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September 16, 2019 | Rome, Italy

Fishing for compliments

By | 2018-03-21T19:49:11+02:00 March 26th, 2016|"In Cucina"|
Italy has begun actively policing the illegal harvesting of datteri di mare, or date mussels.
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taly is for the most part surrounded by sea, with the peninsula and its two large islands lapping up against various parts of the jagged Mediterranean. This makes most Italians very familiar with fish. Given such extended coastal real estate, it is hardly surprising that most Italians are raised catching, cooking and eating fish.

As a child I loved the act of fishing but hardly ever ate fish with bones. I was one of those kids parents dreaded, the ones too freaked out by le spine — bone or cartilage — to fully enjoy a meal of aquatic edibles.

But mine wasn’t a total embargo: I was simply more of a polipi kind of kid. All summer long, I’d go surface diving on rocky reefs along the coast, between small fisherman towns. I belonged to a small mixed bag group of children and teens whose parents all knew each other, the comitiva Italians commonly hang out with during vacations.

We’d set off early in the morning with our blue and red canvas materassini (inflatable rafts), snorkeling masks and a shred of cloth tied to a piece of string. When the sea was calm, we’d get permission to swim along the coastline to reach a designated fishing spot. We’d scan the shallow rocks beneath us, half clinging to the materassino, our heads plunged just below the waterline. We’d let the string unfurl and start teasing the octopi. Wave anything at them, like a piece of cloth tied to a string, and they’ll flee the safety of their hiding place, and float up to chase the billowing fabric like kittens. My posse and I could farm as many as 8 to 12 polipi in a little less than three hours, coming home from the expeditions loaded with lunch. None of us were scared by the cephalopod’s suction cups or by their wriggling, slimy bodies. Everybody at the table was happy about our exploits.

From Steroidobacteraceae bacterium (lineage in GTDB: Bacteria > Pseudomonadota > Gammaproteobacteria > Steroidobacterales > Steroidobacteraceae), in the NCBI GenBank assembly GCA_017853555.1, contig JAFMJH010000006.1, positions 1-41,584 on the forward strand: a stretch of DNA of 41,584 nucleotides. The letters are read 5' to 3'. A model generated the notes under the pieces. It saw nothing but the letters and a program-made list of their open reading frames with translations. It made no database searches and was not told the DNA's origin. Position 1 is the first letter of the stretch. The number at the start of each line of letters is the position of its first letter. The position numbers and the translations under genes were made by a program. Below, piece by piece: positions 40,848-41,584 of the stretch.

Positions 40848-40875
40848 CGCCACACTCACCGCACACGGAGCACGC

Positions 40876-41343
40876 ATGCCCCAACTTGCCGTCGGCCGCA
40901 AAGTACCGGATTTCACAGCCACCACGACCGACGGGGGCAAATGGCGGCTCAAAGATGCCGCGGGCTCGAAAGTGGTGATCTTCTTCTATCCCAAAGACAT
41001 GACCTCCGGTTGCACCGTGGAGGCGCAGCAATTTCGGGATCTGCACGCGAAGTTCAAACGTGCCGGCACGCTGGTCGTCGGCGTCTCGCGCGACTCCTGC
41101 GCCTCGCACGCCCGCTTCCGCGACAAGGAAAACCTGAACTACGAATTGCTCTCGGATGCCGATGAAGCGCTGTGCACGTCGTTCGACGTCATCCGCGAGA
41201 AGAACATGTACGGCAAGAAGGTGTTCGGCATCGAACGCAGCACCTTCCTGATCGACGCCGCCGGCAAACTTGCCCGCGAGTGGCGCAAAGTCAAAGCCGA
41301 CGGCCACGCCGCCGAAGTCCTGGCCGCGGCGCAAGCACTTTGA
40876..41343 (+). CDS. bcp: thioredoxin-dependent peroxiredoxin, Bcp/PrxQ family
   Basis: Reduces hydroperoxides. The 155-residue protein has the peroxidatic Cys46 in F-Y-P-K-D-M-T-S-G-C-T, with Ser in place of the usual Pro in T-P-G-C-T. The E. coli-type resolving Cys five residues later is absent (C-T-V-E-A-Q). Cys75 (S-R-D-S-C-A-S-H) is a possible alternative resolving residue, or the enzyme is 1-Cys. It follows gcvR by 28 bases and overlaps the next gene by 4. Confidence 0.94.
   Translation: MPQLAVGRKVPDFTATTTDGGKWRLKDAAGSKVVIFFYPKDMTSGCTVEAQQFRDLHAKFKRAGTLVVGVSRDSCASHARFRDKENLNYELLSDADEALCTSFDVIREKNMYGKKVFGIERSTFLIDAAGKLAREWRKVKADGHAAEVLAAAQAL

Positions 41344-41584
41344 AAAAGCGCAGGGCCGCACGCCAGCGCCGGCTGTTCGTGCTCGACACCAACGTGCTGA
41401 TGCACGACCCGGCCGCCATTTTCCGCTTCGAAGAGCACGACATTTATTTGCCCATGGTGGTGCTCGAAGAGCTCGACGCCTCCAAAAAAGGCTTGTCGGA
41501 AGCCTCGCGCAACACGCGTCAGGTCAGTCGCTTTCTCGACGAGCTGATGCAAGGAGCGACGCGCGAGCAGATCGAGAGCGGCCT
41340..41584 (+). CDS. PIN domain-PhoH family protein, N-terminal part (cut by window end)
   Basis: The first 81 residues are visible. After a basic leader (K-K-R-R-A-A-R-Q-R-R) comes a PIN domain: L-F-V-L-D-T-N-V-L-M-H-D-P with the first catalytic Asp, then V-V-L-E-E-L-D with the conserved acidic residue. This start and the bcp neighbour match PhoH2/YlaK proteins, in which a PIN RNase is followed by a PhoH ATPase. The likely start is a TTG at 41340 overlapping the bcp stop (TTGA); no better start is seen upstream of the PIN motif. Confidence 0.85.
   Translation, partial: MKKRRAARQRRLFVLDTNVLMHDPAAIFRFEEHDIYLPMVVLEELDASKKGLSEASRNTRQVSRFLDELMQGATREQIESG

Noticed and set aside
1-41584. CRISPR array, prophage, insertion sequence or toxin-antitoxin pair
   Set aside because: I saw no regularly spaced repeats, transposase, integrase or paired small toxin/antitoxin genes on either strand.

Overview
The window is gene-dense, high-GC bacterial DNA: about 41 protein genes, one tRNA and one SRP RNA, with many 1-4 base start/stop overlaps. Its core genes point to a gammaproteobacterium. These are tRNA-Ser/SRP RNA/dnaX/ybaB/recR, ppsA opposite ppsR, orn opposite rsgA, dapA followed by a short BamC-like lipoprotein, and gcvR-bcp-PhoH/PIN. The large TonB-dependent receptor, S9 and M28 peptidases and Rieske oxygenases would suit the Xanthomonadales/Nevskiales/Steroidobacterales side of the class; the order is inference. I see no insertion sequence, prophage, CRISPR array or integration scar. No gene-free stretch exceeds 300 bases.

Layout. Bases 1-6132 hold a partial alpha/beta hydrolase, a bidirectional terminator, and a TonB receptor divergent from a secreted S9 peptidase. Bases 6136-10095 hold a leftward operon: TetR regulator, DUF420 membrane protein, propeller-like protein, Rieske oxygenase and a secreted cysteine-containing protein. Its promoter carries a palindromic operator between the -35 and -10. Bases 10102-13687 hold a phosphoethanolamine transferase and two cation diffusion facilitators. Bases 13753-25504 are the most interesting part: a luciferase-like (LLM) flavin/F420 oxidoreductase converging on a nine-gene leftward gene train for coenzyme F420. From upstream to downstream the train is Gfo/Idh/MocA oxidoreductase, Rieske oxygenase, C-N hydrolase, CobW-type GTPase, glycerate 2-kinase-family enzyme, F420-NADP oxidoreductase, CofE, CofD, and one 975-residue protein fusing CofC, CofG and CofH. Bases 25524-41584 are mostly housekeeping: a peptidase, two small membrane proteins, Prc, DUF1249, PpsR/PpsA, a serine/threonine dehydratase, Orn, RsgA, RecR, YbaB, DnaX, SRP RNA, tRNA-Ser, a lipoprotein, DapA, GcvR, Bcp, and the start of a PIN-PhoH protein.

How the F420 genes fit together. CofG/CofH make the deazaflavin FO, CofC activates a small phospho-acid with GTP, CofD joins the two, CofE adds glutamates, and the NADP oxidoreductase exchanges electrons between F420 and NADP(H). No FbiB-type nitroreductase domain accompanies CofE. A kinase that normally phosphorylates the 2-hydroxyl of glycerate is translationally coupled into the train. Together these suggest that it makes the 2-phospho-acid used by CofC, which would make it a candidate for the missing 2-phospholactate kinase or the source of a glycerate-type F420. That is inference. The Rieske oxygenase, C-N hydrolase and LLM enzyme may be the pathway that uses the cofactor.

Now I’ve grown too old and buoyant to carry on with such marine harvests, but fish is still a huge part of my weekly eating routine. Living in a big city or a small coastal town changes nothing. Tuesdays and Fridays are the best days to shop for fish in neighborhood markets throughout the peninsula.

Fishmongers are considered family, and it’s considered folly to betray a solid relationship based on mutual trust and habit by straying to another seller. Trusted purveyors — recipients of large part of our earnings — reserve the freshest fish for aficionado customers. They gut and clean the catch for free and lend a few cooking tips to boot. Infants in Italy are weaned off mother’s milk eating healthy basics: pureed vegetables, ground cereal and pulse diluted by omnipresent broth. The first solid protein to enter their bodies is steamed white fish, deboned and reduced to a soft pulp, dribbled with the finest olive oil. Italians consider consuming fish a natural, obvious choice, not one dictated by fashion or newfangled health decrees.

Historically, eating fish was always reserved for the rich. This changed over time. But the demand for pricey fish in the modern age has come some downsides. Industrial northern Italy gradually gave post-World War II Italy a loftier lifestyle, which came with an increased demand for gourmet dining and fresh fish. This in turn brought a slow and deadly exploitation of the Mediterranean’s resources that continues to this day. Ecology watchdogs fight over-fishing, trying to rein in the countless unlicensed boats that work outside the law and shrug at environmental protocols. Reckless fisheries ignore new and old restrictions, as they’ve done for four decades. Banned fishing methods such as bottom trawling continue unpunished. Nets are dragged along the ocean floor to catch more fish, but they also rake away sea life such as coral and precious seaweed, both of which are necessary to maintaining the delicate balance of the underwater environment.

Until 1988, when harvesting datteri di mare (date mussels) became a felony, miles and miles of rocky coastline were systematically destroyed. The endangered mollusks take around 80 years to mature in their underwater cliff holes. To ferret them out, illegal fishermen used dynamite.

All kinds of Mediterranean Sea creatures are now imperiled. Fortunately, Italian fish consumers are increasingly aware of the peril and are hopping on the eco-bandwagon, choosing what goes in their plate more responsibly. Many avoid — and even report — restaurateurs who illegally offer datteri di mare. They even shop for fish with a seasonal biodiversity calendar in mind. For a seafood-loving nation, it’s about time.

About the Author:

Eleonora Baldwin
Eleonora Baldwin lives in Rome dividing her time between food and lifestyle writing, hosting prime-time TV shows, and designing Italian culinary adventures. She is the author of popular blogs Aglio, Olio e Peperoncino and Casa Mia Italy Food & Wine.

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